My dad was watching through a small telescope he had and said he could see the men on the Zeppelin inside the cabin rushing about throwing ropes over the side, and other things, trying to lighten the ship. Anyway, its main engines started up with a roar and she slowly began to move away with smoke pouring out of her. Well, dad said they knew they were done for, but were going to try and make it home. As it pulled away it looked like a huge wounded animal and going to die. It crashed in flames over Essex before it made the Channel. I know they were our enemies but I couldn't feel sorry for them. That was the last of the Zeppelin raid. They proved too vulnerable.

The pilot of our small plane was a Lt. Robinson and he got the Victoria Cross for that, but the poor man was shot down and killed over France a year later by an ace German fighter-pilot.

Note: (Brookes was incorrect concerning his fate. Although he was shot down over France by a German ace (one of the Red Barons wing men) he survived the war and died in the massive flu outbreak just after the war ended.

(3) On 26th August 1916, Margaret McMillan and her sister Rachel, experienced a Zeppelin bombing raid in London.

Looking out from my bedroom window, we saw something bright and sparkling in the sky.

"What can it be? I said to Rachel.

She looked at it steadily. "A Zeppelin"

Two or three of our friends ran upstairs to warn us. "It's a Zeppelin dropping bombs, or going to." We all gazed at it if fascinated.

A terrific blast struck the house as we went downstairs. I looked up and saw that Rachel had not followed us. In the same moment, an awful explosion shook the little house to its foundations. I called, and she appeared on the last landing carrying blankets. She had just time to join us when a third crash sent all our windows in, and the ironwork along the outer wall, which served as a ventilator for the lower room.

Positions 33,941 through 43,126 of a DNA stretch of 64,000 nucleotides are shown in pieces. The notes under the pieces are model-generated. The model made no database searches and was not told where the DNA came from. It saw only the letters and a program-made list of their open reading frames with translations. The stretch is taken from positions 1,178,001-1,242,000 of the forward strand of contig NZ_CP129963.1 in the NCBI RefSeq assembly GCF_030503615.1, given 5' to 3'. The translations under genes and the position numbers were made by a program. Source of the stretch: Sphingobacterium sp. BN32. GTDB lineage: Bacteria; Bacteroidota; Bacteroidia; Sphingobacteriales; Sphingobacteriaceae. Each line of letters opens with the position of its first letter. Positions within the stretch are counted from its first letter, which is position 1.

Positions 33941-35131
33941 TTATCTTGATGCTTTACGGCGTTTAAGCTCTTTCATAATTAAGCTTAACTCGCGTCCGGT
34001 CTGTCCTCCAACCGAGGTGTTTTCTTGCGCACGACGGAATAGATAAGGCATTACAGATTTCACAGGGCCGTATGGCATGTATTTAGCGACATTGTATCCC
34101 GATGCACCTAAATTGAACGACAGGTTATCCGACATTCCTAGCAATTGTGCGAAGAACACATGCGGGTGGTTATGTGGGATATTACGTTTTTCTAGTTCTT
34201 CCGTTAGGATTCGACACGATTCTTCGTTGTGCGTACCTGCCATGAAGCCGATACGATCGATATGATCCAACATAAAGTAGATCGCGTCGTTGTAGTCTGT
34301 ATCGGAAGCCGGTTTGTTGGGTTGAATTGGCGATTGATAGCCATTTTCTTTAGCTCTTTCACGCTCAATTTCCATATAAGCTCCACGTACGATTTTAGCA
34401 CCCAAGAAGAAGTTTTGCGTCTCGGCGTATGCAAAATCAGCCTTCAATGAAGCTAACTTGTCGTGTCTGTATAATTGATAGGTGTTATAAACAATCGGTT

(4) David Kirkwood, a trade union leader, was in Edinburgh in 1916 during a Zeppelin air raid. He wrote about it in his autobiography, My Life of Revolt (1935)

Suddenly a terrifying explosion occurred. Windows rattled, the ground quivered, pictures swung. We all gasped. I ran to the window and saw Vesuvius in eruption.

As I watched, I felt myself alone. Turning round, I found that my companions had run out of the house, even without putting on their boots. The door opened and the old lady appeared in a dressing-gown. At that moment another terrific explosion shook us. She said : " Oh, dear, I do hope the noise won't waken Sonnie ! "

I could not help smiling at her courage and care.

" It's probably all over now," I said.

She replied, " I hope so," and went off to bed again.

I opened the window. A great flash greeted me from the Castle and then, above the roaring, I heard the most dreadful screeching and shouting. The inmates in the Morningside Asylum had started pandemonium.

(5) on 2nd August, 1916, Sir John French arranged for Charles Repington to see how the War Office was dealing with Zeppelin air raids.

About 10.30 p.m. came the news over the telephone of the imminence of a fresh Zeppelin raid. We all went off, and I had an opportunity of seeing the whole of the anti-Zeppelin arrangements working at full pressure in the stables, or cellars, at a certain place. General Shaw was there in control of a Staff of about twenty or thirty young officers, naval and military, clerks, telegraph and telephone and wireless operators, etc. The telephonic and telegraphic system very complete, and messages came in with few delays.

I went first to the Chart Room, where the position of most if not all the Zeppelins in the North Sea before the raid began was shown. This is done in the following manner: Zeppelins cannot navigate at night with any certainty of knowing where they are. They, therefore, send by wireless to Germany the number of their ship - L29, or whatever it is - and two German wireless stations, at a wide distance apart, get the message and send it back at once the exact bearing of the airship, which they can do by one of the many inventions of this art. The airship officer plots the two bearings, the intersection of which then gives him his position. But we also pick up the airship's number, and, by cross bearings from our wireless stations, can plot in the Chart Room the exact position of every Zeppelin.